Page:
By Peter Gleason

You have to hand it to blowtorch/blowhard Keith Olbermann.

He made his bones on ESPN in the 1990s, then left for greener pastures and burned bridges everywhere he has gone.

Now ESPN has decided that he no longer fits in the Worldwide Leader in 2015.

Olbermann, who returned to ESPN two years ago to host a late-night show on ESPN2 that was eventually shifted to the afternoon, will leave the network this month.

The news was first reported on Twitter by James Andrew Miller, the author of an oral history of ESPN, “Those Guys Have All the Fun.” He had previously reported that ESPN had sought the end of commentaries by Olbermann, a trademark element of the program.

In a statement, ESPN characterized the parting as a business decision.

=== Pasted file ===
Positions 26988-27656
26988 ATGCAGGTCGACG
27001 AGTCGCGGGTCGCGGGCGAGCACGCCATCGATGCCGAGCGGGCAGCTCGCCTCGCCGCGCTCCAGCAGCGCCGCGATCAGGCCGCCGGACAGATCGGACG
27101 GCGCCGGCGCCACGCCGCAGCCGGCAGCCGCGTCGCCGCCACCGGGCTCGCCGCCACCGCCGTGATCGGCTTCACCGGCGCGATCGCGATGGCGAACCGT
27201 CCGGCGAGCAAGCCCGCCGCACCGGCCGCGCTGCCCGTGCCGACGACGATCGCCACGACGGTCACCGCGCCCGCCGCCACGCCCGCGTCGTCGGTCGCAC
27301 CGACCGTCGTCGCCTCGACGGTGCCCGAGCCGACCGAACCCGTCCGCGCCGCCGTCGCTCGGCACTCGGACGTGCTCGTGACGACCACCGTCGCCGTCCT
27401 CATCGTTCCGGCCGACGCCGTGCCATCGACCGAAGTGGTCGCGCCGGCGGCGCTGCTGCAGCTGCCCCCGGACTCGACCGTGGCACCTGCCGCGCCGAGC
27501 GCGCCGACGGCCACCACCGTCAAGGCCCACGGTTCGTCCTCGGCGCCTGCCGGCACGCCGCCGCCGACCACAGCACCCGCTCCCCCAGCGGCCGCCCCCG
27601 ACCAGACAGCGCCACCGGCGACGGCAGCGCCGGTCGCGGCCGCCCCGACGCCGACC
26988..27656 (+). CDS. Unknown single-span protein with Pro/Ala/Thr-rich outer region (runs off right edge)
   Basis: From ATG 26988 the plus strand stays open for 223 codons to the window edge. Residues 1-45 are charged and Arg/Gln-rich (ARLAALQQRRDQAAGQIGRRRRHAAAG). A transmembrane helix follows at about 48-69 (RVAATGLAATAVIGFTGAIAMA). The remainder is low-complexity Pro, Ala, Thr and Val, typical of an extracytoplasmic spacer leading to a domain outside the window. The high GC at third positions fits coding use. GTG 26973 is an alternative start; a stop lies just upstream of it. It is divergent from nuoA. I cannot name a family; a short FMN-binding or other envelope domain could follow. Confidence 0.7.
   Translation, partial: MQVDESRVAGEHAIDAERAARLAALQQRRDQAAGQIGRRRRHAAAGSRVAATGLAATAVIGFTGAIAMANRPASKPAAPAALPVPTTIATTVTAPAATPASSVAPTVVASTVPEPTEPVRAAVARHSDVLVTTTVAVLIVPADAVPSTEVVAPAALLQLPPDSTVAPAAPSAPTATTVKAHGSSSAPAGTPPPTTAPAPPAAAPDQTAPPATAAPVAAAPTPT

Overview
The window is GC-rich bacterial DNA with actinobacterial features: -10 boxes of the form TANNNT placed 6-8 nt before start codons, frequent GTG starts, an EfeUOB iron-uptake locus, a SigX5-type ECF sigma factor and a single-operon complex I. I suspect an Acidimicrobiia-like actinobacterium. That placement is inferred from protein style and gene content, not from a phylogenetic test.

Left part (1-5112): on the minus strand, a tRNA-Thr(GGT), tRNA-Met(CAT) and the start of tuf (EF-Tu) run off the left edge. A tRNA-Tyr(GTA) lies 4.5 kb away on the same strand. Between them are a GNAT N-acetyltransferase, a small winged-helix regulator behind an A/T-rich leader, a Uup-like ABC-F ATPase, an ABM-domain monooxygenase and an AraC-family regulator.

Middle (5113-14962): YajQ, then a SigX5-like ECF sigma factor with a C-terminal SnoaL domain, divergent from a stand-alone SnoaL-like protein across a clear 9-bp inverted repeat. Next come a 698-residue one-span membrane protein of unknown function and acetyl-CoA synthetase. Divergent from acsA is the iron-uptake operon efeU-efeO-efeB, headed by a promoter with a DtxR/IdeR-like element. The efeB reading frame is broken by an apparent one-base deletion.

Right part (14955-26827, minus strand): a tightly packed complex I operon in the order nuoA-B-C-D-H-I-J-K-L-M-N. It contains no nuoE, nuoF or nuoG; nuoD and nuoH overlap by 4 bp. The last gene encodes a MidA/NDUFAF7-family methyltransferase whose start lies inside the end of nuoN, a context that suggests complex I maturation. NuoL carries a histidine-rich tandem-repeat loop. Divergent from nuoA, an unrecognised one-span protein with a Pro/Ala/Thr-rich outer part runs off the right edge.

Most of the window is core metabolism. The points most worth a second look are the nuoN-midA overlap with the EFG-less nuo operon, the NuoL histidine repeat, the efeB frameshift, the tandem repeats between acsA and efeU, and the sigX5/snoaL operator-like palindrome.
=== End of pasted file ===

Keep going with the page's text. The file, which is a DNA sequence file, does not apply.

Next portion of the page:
This year, ESPN chose not to renew the contract of another high-profile personality, Bill Simmons, who was the editor in chief of the website Grantland and a founder and executive producer of the “30 for 30” documentary series.

John Skipper, ESPN’s president, was closely associated with the rise of Simmons and the return of Olbermann.

In its statement, the company said:

“Keith is a tremendous talent who has consistently done timely, entertaining and thought-provoking work since returning to ESPN. While the show’s content was distinctive and extremely high quality, we ultimately made a business decision to move in another direction.”

The viewership of Olbermann’s program this year has been as high as 181,000, in January, and as low as 148,000, in April, according to figures provided by ESPN.

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